While funds are still available, many banks will only offer ARC loans to existing customers.

“This eliminates more people that can benefit from them,” said Laney.

5 Comments

  1. The SBA ARC Loan program continues to be problematic for many struggling small businesses as this program has evolved in unexpected ways compared to what was touted when it was launched. The loan amount is too small to help many businesses (Ask Congress why they thought this would be enough). The amount of documentation is nearly the same as is needed for a $1million loan. And the biggest issue that borrowers are facing is finding a lender who will loan to them, which is based on the type of qualifying debt that applicant has. So even if a business is qualified, it is far from automatic that they get a loan. As the article intimates, banks are wary and the debt they “prefer” are the term loans, notes and capital equipment leases, because the borrower can’t draw back on them once the ARC Loan pays off that debt.

    My company, Business Borrowers Alliance, is working with a lender in Northern California which accepts ARC Loan applications from certain types of Small Businesses and they will accept every type of qualified debt.

    We are presenting a Free Webinar on the SBA ARC Loan Program – SBA Rules vs. Reality http://bit.ly/UBpya – Information & Discussion to help applicants optimize their chances of obtaining the loan and locating the lenders; 3 Dates – Thurs. 9/10, Mon. 9/14, Tues. 9/15

    Neal Gordon
    http://www.businessborrowersalliance.org
    We provide direct assistance and help to businesses throughout the complete ARC Loan application process.

  2. bird

    thanks for raising awareness!

  3. john

    I have some questions:
    What is the relationship between the first (unspecified?) loan program and the ARC? It seems that that program was not designed to help struggling businesses but rather to help grow stable small businesses.
    Do you have any information on how many businesses are actually applying for these loans? The article’s suggestion seems to be that they don’t qualify for them: why not, precisely? What does being “bankable” mean?
    And finally, what about the many local credit unions? These seem to be the community level banks that should be good at giving out the ARC loans.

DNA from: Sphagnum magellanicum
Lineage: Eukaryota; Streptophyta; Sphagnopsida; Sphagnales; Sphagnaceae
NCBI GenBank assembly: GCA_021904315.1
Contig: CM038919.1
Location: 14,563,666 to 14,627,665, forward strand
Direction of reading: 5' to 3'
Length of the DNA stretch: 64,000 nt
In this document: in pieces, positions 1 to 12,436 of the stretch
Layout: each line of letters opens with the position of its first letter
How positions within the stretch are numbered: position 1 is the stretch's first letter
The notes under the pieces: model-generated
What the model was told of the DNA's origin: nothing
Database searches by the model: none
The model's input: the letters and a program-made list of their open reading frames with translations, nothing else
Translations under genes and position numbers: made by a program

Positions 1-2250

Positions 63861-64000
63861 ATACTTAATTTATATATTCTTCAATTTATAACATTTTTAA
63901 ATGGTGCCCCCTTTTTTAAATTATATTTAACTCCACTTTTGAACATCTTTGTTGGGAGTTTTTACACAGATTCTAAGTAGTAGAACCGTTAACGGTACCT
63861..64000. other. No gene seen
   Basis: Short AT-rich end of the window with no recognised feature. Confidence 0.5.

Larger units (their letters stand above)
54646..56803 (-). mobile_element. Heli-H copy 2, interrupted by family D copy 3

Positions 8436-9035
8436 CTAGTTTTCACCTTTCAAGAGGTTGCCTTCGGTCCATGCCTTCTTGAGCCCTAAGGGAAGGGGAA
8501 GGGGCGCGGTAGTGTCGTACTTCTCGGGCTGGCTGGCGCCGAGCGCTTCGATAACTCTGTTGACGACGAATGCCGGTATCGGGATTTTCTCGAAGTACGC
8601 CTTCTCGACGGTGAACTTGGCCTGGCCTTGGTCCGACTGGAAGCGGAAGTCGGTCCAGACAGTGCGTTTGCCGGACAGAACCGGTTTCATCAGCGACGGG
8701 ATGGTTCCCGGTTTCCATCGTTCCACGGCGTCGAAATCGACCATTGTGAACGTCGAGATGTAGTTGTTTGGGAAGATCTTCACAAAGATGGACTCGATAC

Happy reporting!

  4. Nancy

    Hi John,

    Through Obama’s stimulus bill, the SBA’s largest loan program, which is the 7(a), will now offer fee reductions and guarantee banks up to 90 percent, with the hope that banks will be more willing to give out loans to struggling small businesses. The ARC loan is a new loan program given out by the SBA as well.

    Both programs are meant to help struggling small businesses. However, businesses have to prove they’ve been economically stable at least one year in the last two years – i.e that they’re bankable. This seems to be where the problem lies. How can struggling businesses prove they’re stable when they’ve been struggling? Also, while the SBA does provide these incentives, it’s the banks that still decide whether to give out a loan or not. According to the SBA, the ARC loan is just another option for banks should they choose to offer this program to their customers.

    As far as data, we were only able to get the number of businesses that had actually qualified for loans. There weren’t any numbers on how many are applying in general.

    Nationwide, community banks are more willing to give out ARC loans, but in California specifically, they don’t seem to be actively promoting it.

    This is definitely a story we need to follow up on as the word spreads around.

    Thanks for your questions.

  5. john

    Thanks for the response Nancy. I am really appreciating the articles in this news source about the community’s financial difficulties and opportunities. Cheers!